A lot of quality family time means food shared, bonding, good music, camaraderie and love shared. I believe that I have somehow managed to transfer the love for jollof to my children especially my boys. They love eating spicy, delicious servings of Naija jollof and believe me, a good plate of flavourful jollof rice accompanied with essential condiments can make you hum with joy. It gives me a sense of home, warmth, culture and heritage that can’t be quantified.

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Cooking · food · Lifestyle

Tomatoes, tomatoes, to buy some fresh things….

For several weeks now, I’ve been more adventurous with food and have been paying extra attention to eating generous portions of fresh fruits and veggies more than I possibly did last year and I must say that I see good results ‘cos my skin certainly feels clearer and my bowels happier 🙂

While foraging for my weeks’ supply, I ran into these luscious Riccio Fiorentino tomatoes in the organic section and was certainly attracted to them due to their deep red colour and their trademark ridges. I do love eating tomatoes and learnt to juice and eat them fresh like my daddy, however, I certainly balk at spending a king’s ransom on vegetables.

I thought I could just buy a kilo or two but was forced to drop them like hot potatoes when after it was weighed the cost of my 6 tomatoes was enough to buy me my entire basket of vegetables for the week.  I felt a bit disappointed and settled for my regular everyday tomatoes all the while thinking of the sweet, rich flavour of those beauties.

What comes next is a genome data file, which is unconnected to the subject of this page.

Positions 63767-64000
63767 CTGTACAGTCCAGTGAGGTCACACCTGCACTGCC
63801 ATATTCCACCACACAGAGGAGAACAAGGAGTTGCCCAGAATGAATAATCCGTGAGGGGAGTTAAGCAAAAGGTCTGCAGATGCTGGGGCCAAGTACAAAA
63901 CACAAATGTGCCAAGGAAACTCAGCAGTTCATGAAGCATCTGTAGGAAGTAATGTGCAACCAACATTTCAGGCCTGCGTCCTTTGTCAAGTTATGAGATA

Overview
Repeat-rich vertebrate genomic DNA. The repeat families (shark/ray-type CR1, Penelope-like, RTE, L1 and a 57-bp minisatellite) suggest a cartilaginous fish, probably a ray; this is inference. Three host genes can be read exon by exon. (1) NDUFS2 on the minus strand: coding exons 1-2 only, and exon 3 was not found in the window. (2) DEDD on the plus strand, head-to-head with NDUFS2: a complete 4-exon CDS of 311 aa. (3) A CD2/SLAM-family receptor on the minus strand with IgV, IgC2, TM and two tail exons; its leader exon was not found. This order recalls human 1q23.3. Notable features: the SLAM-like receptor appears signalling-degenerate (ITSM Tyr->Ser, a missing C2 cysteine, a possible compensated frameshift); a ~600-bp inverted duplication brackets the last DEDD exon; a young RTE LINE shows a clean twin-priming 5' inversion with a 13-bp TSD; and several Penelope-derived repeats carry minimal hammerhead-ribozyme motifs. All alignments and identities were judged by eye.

Am I the only one who feels that the prices of these organic products are most times irritatingly exorbitant and exaggerated?

food · Guide To Better Living · Personal

An Arabian Night….

The weather at this time of the year is at its best in the UAE. A great dose of chilly air with a bit of sun thrown in and I am totally lovin’ it 🙂

I’m going to stay in the present and enjoy every bit of the season without letting my mind run off to the fact that the blissful weather will not stay long with us.

Last evening, I had a lovely open-air evening out with some Emirati friends. We sat around the fire drinking Arabian coffee – a wonderful blend of coffee and spices – eating dates, cakes, grill etc. It was just a lovely evening well spent; watching the logs crackle and burn, eating, listening to music, chatting about everything and nothing.

Though my inner throat was growling to snaffle all the goodies in sight, I held my self-respect like a cloak around me in the chilly night and indulged daintily. I am a foodie and believe me when I tell you that the struggle to behave myself around food is real, especially when it comes to sweet nibbles.

I keep having to tell the cookie monster in me that it’s all about balance and not either of the extremes – starving the craving or gobbling up everything – and I think that approach keeps her tamed, calm and contented.